39 Facts About Howell Cobb


Howell Cobb was an American and later Confederate political figure.


Howell Cobb served as the 40th governor of Georgia and as a secretary of the treasury under President James Buchanan.


Howell Cobb is probably best known as one of the founders of the Confederacy, having served as the President of the Provisional Congress of the Confederate States where delegates of the Southern slave states declared that they had seceded from the United States and created the Confederate States of America.


Howell Cobb was raised in Athens and attended the University of Georgia, where he was a member of the Phi Kappa Literary Society.


Howell Cobb was admitted to the bar in 1836 and became solicitor general of the western judicial circuit of Georgia.


Howell Cobb was a presidential elector in the 1836 presidential election.


Howell Cobb married Mary Ann Lamar on May 26,1835.


Howell Cobb was a daughter of Colonel Zachariah Lamar, of Milledgeville, from a prominent family with broad connections in the South.


Howell Cobb was elected as Democrat to the 28th, 29th, 30th and 31st Congresses.


Howell Cobb was chairman of the US House Committee on Mileage during the 28th Congress, and Speaker of the United States House of Representatives during the 31st Congress.


Howell Cobb was an ardent advocate of extending slavery into the territories, but when the Compromise of 1850 had been agreed upon, he became its staunch supporter as a Union Democrat.


Howell Cobb joined Georgia Whigs Alexander Stephens and Robert Toombs in a statewide campaign to elect delegates to a state convention that overwhelmingly affirmed, in the Georgia Platform, that the state accepted the Compromise as the final resolution to the outstanding slavery issues.


On that issue, Howell Cobb was elected governor of Georgia by a large majority.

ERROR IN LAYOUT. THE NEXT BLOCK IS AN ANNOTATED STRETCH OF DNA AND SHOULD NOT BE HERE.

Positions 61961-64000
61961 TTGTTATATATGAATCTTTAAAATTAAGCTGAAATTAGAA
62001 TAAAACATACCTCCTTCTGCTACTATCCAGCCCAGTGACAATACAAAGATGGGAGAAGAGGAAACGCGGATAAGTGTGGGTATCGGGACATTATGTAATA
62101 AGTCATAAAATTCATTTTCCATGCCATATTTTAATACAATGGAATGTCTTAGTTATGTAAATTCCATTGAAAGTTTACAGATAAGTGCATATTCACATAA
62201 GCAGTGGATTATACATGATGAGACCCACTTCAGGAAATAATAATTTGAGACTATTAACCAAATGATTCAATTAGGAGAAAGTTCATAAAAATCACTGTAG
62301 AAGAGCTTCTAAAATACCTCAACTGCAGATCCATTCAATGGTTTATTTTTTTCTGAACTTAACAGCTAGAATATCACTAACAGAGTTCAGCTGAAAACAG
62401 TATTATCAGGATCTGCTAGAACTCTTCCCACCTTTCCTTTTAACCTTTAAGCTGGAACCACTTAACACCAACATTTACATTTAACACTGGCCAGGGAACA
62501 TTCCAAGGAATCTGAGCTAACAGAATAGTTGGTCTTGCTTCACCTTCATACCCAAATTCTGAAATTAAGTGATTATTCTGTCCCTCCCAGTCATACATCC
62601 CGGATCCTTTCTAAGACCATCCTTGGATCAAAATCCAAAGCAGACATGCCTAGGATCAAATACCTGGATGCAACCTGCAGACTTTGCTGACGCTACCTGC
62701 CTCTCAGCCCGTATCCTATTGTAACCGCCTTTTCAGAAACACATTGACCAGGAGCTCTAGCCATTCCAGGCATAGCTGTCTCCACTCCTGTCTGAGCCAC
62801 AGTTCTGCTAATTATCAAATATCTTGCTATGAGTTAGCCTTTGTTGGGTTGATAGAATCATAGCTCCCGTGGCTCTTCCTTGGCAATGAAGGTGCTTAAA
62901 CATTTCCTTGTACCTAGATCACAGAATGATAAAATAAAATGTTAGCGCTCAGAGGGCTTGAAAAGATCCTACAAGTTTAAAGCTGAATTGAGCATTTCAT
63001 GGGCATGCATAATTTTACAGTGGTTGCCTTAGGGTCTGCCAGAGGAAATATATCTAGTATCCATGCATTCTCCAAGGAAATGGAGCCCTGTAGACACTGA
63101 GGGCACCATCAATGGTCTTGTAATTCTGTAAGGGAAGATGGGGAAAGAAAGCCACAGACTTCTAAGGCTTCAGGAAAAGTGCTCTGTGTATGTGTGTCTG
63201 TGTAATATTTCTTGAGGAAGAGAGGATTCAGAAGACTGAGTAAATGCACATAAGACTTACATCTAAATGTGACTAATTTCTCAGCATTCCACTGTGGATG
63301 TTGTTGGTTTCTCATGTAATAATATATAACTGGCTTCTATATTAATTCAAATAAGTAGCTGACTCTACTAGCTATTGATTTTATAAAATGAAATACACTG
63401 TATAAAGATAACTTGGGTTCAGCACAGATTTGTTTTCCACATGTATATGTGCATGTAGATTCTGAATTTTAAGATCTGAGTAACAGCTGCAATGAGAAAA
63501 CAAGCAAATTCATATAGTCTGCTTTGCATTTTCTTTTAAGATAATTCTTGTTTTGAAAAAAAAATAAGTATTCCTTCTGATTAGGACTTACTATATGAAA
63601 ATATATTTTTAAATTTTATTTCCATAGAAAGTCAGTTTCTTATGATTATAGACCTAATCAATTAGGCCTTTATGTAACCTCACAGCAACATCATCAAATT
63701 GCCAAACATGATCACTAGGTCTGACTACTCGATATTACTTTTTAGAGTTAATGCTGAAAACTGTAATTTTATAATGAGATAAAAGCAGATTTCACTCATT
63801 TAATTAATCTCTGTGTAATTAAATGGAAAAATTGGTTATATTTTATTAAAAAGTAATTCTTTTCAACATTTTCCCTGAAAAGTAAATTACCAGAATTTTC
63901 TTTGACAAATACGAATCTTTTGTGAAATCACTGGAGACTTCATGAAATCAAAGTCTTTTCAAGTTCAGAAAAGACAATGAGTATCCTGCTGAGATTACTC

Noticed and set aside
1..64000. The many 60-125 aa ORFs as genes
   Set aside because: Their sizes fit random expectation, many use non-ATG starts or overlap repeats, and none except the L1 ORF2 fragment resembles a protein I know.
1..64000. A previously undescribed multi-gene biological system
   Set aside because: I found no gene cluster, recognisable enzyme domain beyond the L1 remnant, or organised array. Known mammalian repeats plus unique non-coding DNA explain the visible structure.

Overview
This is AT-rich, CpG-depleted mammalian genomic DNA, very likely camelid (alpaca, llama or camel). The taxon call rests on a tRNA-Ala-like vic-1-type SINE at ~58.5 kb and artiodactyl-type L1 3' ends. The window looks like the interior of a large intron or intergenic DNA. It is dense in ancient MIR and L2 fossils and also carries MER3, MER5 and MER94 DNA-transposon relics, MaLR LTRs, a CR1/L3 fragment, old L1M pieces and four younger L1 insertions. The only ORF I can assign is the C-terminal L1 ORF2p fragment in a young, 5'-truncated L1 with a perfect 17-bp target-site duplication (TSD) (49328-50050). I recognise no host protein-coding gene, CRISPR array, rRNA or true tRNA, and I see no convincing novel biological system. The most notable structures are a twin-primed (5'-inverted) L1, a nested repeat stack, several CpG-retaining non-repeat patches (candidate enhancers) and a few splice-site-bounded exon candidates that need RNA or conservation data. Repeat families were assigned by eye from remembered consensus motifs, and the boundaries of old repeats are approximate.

In 1851, Howell Cobb left the House to serve as the Governor of Georgia, holding that post until 1853.


Howell Cobb published A Scriptural Examination of the Institution of Slavery in the United States: With its Objects and Purposes in 1856.


Howell Cobb was elected to the 34th Congress before being appointed as Secretary of the Treasury in Buchanan's Cabinet.


Howell Cobb served for three years, resigning in December 1860.


At one time, Howell Cobb was Buchanan's choice for his successor.


In 1860, Howell Cobb ceased to be a Unionist, and became a leader of the secession movement.


Howell Cobb was president of a convention of the seceded states that assembled in Montgomery, Alabama, on February 4,1861.


Howell Cobb served as president of several sessions of the Confederate Provisional Congress, before resigning to join the military when war erupted.


Howell Cobb joined the Confederate army and was commissioned as colonel of the 16th Georgia Infantry.


Howell Cobb was appointed a brigadier general on February 13,1862, and assigned command of a brigade in what became the Army of Northern Virginia.


Howell Cobb saw combat during the Peninsula Campaign and the Seven Days Battles.


Howell Cobb's brigade played a key role in the fighting during the Battle of South Mountain, especially at Crampton's Gap, where it arrived at a critical time to delay a Union advance through the gap, but at a bloody cost.


Howell Cobb's men fought at the subsequent Battle of Antietam.


In October 1862, Howell Cobb was detached from the Army of Northern Virginia and sent to the District of Middle Florida.


Howell Cobb was promoted to major general on September 9,1863, and placed in command of the District of Georgia and Florida.


Howell Cobb suggested the construction of a prisoner-of-war camp in southern Georgia, a location thought to be safe from Union incursions.


When William T Sherman's armies entered Georgia during the 1864 Atlanta Campaign and subsequent March to the Sea, Cobb commanded the Georgia Reserve Corps as a general.


Howell Cobb led the hopeless Confederate resistance in the Battle of Columbus, Georgia on Easter Sunday, April 16,1865.


Howell Cobb surrendered to the US at Macon, Georgia on April 20,1865.


That autumn, Howell Cobb vacationed in New York City, and died of a heart attack there.


Howell Cobb's body was returned to Athens, Georgia, for burial in Oconee Hill Cemetery.


The Howell Cobb family included many prominent Georgians from both before and after the Civil War era.


Cobb's uncle and namesake, Howell Cobb, had been a US Congressman from 1807 to 1812, and then served as an officer in the War of 1812.


Howell Cobb's younger brother, Thomas Reade Rootes Howell Cobb, was a politician and soldier and was killed in the Civil War.


Thomas Willis Howell Cobb, a member of the United States Congress and namesake of Georgia's Howell Cobb County, was a cousin.


Howell Cobb's niece Mildred Lewis "Miss Millie" Rutherford was a prominent educator, white supremacy advocate, and leader in the United Daughters of the Confederacy.